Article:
What a long, strange trip it’s been for Dendreon.
Three years ago, positive results from a trial of Provenge, its immune therapy drug for prostate cancer, prompted an FDA advisory panel to recommend that it be approved.
Instead, the FDA ordered another study.
Last fall, the company announced interim results of the second study which showed the treatment group had 22% fewer deaths, but the results were met with skepticism and the company was told to finish out the trial.
Well, final results are in and Dendreon shareholders are celebrating all the way to the bank.
Provenge extended survival in late-stage prostate cancer patients with no major side effects.
The company plans to seek FDA approval for the juice later this year.
Shares of the heavily shorted stock closed at $22.94, up 94% on the day of the announcement.
Just before that, there were 2 “sell” ratings and 5 “hold” ratings among the 7 analysts who follow the biotechnology company. One analyst had set a $1 price target.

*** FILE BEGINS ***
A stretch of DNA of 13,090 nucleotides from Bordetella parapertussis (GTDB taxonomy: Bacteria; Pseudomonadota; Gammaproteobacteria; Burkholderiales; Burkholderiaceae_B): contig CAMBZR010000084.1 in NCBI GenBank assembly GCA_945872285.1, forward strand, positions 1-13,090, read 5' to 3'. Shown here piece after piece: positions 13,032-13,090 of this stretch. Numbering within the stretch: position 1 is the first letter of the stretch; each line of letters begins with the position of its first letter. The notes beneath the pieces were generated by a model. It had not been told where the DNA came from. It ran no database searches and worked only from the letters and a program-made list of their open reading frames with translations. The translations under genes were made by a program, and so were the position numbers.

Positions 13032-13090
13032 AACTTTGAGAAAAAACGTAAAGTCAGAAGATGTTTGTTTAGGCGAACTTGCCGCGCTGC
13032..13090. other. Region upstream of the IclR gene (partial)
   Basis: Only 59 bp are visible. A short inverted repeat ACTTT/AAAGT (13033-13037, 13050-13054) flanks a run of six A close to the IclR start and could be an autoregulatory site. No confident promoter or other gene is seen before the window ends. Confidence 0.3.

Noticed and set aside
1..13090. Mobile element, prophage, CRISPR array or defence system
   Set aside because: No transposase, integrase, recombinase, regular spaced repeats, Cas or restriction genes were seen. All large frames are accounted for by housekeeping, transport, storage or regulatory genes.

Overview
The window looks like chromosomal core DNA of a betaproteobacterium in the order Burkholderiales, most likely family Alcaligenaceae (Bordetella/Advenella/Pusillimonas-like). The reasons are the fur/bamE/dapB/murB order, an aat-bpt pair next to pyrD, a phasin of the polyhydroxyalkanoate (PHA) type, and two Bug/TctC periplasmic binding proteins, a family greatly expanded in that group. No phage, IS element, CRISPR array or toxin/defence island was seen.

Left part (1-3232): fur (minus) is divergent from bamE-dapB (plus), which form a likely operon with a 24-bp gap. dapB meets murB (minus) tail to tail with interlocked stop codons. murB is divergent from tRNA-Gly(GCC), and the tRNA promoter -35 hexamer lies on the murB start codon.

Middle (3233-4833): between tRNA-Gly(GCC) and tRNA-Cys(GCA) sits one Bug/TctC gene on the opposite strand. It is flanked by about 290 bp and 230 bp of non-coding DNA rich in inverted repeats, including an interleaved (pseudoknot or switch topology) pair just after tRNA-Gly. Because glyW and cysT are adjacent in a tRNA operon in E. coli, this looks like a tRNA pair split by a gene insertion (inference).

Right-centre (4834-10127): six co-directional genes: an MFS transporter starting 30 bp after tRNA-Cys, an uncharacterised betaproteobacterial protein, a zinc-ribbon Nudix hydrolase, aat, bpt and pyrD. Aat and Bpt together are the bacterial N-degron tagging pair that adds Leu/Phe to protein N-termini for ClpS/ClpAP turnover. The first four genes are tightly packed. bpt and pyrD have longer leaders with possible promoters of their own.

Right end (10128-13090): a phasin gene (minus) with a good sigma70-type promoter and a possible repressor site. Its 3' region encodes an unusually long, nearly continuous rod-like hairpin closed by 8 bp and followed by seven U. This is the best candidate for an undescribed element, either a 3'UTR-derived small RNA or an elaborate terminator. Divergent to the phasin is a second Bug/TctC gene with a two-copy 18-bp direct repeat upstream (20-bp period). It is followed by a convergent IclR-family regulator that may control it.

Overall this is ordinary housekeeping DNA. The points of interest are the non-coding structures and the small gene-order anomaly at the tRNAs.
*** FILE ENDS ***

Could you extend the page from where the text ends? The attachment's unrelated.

Now the chatter is which company in Big Pharmaville will acquire Dendreon and for how much.
After all, the list of pharmaceutical companies facing declining sales, generic competition and withering pipelines is longer than the line outside the toilet in coach on a flight from Boston to San Fran.
“Provenge could be on the market by mid next year, (it) could be instantly accretive to earnings,” said Joe Pantginis, of Merriman Curhan Ford & Co.
And Dendreon maintains full worldwide distribution rights for Provenge, making it even more appealing as an acquisition target.
“There are very few unencumbered assets (like Dendreon) out there,” said a salivating Sven Borho.
He’s a portfolio manager for OrbiMed Advisors which holds a cool 2 million shares of Dendreon.